Recycling household products can be a simple way to help the environment – but it’s not always straightforward.
McDonald’s admitted earlier this month that its new “eco-friendly” paper straws were currently only fit for general waste, but it was “working to find a sustainable solution”.
What are some other surprising items that you might think are commonly recycled, but that your council is very unlikely to take in your recycling collection?
They might help you manage your to-do lists, but sticky notes aren’t so useful when it comes to recycling.
The glue on the adhesive strip can’t always be removed during the recycling process, so many centres refuse to accept them.
Chris Mills, a recycling contamination expert at the Waste & Resources Action Programme (WRAP), says: “Every paper mill that accepts a range of card and paper, has a tolerance level so they can recycle a small quantity of sticky notes that might sneak in.
“But generally [people are] discouraged from recycling them because when this material gets in the pulper and it starts to separate out, the gum can appear in the final product, like streaks on a newspaper.”
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Toothpaste and other squeezable tubes
Toothpaste, suncream and other squeezable tubes are difficult to recycle because they combine different materials.
Toothpaste tubes can often contain a thin layer of aluminium and be made of various types of plastic – making it challenging for recycling plants to separate and process them.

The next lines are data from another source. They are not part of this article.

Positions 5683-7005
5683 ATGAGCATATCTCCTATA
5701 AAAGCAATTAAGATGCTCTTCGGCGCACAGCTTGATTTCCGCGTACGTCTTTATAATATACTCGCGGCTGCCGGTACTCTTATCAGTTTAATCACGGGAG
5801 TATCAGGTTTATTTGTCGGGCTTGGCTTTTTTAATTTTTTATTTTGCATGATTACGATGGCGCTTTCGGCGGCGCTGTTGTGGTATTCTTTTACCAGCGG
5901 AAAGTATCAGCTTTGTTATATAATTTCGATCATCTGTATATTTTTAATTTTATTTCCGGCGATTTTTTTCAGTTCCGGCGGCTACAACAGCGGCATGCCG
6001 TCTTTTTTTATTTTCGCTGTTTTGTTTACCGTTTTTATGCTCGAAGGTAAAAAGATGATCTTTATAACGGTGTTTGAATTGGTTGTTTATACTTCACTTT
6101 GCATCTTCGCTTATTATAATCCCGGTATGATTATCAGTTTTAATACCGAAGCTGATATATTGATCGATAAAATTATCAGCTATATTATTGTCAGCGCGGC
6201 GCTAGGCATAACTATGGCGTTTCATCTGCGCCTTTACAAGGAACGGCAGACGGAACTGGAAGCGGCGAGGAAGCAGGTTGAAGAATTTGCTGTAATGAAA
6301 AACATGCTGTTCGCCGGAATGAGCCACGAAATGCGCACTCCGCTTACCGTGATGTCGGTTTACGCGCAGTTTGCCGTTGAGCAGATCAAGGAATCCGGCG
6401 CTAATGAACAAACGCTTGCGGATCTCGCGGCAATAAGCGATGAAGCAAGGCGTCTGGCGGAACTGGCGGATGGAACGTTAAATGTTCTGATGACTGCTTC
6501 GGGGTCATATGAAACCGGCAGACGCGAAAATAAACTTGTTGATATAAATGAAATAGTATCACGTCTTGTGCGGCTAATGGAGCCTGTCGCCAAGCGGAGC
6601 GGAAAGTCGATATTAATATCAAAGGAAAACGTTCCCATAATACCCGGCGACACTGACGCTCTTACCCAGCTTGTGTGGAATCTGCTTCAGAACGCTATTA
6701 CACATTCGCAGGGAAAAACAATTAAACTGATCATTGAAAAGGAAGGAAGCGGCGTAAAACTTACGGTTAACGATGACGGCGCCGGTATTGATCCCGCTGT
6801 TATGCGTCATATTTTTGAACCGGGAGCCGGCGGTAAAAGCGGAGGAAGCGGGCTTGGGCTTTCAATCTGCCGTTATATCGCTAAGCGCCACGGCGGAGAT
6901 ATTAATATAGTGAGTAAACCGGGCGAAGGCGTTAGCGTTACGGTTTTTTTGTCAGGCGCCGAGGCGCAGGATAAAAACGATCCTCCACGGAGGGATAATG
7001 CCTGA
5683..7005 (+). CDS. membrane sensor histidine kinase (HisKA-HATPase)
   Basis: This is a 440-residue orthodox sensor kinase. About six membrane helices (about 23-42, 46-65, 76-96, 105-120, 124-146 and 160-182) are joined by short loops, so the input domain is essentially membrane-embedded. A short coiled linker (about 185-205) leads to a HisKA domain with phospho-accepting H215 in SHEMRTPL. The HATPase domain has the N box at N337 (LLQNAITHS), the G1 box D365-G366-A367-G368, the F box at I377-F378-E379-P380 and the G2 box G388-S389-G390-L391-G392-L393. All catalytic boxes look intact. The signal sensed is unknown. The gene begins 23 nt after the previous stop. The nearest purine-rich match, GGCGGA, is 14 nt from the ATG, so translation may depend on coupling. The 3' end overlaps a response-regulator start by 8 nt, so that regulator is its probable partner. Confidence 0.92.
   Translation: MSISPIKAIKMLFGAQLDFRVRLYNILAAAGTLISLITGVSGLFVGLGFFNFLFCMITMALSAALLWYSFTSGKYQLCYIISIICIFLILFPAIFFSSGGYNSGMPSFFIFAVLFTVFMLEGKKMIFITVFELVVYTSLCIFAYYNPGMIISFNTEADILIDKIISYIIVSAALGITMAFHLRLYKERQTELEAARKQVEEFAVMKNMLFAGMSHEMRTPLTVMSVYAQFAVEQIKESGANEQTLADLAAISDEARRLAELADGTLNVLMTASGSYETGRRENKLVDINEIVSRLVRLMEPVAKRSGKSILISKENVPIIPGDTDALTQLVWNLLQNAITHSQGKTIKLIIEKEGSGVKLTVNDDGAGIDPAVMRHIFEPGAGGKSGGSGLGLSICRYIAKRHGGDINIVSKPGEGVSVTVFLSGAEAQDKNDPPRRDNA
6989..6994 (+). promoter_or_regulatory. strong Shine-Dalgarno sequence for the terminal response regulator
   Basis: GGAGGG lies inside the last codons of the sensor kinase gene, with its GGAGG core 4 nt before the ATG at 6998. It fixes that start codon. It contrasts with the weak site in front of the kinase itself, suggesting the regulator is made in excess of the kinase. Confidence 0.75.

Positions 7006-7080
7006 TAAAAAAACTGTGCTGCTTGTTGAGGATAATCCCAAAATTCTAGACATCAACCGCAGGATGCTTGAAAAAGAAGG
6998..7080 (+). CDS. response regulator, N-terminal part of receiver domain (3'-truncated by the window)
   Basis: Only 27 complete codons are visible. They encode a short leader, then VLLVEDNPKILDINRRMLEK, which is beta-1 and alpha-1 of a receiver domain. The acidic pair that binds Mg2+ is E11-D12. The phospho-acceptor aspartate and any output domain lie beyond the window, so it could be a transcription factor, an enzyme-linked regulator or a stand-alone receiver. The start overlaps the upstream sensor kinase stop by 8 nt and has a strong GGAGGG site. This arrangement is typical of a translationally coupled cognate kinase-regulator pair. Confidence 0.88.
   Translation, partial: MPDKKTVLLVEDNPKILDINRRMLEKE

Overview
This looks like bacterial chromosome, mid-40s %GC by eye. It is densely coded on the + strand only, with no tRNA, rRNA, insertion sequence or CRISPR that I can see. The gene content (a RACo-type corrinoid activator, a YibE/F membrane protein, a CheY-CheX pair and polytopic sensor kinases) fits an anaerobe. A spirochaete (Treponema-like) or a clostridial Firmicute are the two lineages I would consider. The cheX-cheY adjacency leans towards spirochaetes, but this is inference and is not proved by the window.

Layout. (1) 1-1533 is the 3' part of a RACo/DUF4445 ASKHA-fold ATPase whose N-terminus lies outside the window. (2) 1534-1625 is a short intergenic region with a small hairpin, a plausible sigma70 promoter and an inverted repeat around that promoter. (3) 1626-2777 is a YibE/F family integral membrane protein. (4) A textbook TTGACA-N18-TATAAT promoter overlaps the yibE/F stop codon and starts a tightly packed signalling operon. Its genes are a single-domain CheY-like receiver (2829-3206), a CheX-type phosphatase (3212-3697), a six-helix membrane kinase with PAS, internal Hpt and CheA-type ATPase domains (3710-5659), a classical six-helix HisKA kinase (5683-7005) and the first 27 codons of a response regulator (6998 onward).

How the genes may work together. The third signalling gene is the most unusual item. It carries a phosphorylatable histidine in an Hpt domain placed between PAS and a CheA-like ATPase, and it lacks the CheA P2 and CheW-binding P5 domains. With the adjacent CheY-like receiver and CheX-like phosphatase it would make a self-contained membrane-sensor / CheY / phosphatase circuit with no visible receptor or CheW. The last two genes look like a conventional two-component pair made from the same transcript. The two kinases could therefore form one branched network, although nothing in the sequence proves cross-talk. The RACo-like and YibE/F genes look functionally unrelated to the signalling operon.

“When they are made from more than one material, the recycling facility doesn’t have the capacity to extract it,” Mr Mills says.
Even pump-action toothpaste containers – thought to be easier to recycle – should be left out.
Mr Mills adds: “It is quite difficult for local authorities to say to households that they want a certain type of product for recycling and not others.
“Local authorities can’t afford to have loads of their recyclables rejected just because of a few items, so we have to stop these materials going in.”
Drinking glasses and Pyrex dishes
Unlike glass bottles and jars, drinking glasses and glass cookware, like Pyrex, are non-recyclable.
This is because they are heat-treated so do not melt at the same temperature as other glass items.
Mr Mills adds: “There’s other materials in Pyrex like ceramics, and wine glasses can have lead in them, so you don’t want those things in the recycling.”
WRAP estimates that these glass items account for just 0.57% of total residual household waste, so there isn’t currently enough of them to warrant separate recycling collections or new equipment to process it.
UK retailers hand out an estimated 11.2bn paper receipts every year, but not all of them can be recycled.
The ones printed on shiny, thermal paper, are not recyclable because they are coated with a substance called bisphenol A (BPA) or bisphenol S (BPS).
These chemicals can be harmful if they are released into the environment or ingested in large quantities.
Many stores now send you an email receipt, or give you the choice of whether to take a printed receipt.
Crisp packets and other metallised plastic film products like baby food pouches can’t be recycled because of the grease and crisp residue that clings to them.
But crisp packets could be recycled if a separate process was made to remove the contaminants, WRAP says.
The scrunch test is a simple way of checking whether something is recyclable.
If the item springs back into shape after you have scrunched it up, then it shouldn’t be recycled.
But there may be another way to get more crisp packets recycled, as snack food firm Walkers has said it will put collection points in place across the UK so more can be turned into other plastic items.
Pre-prepared bags of salad can’t be recycled because they combine different types of plastic, making them difficult to separate and process.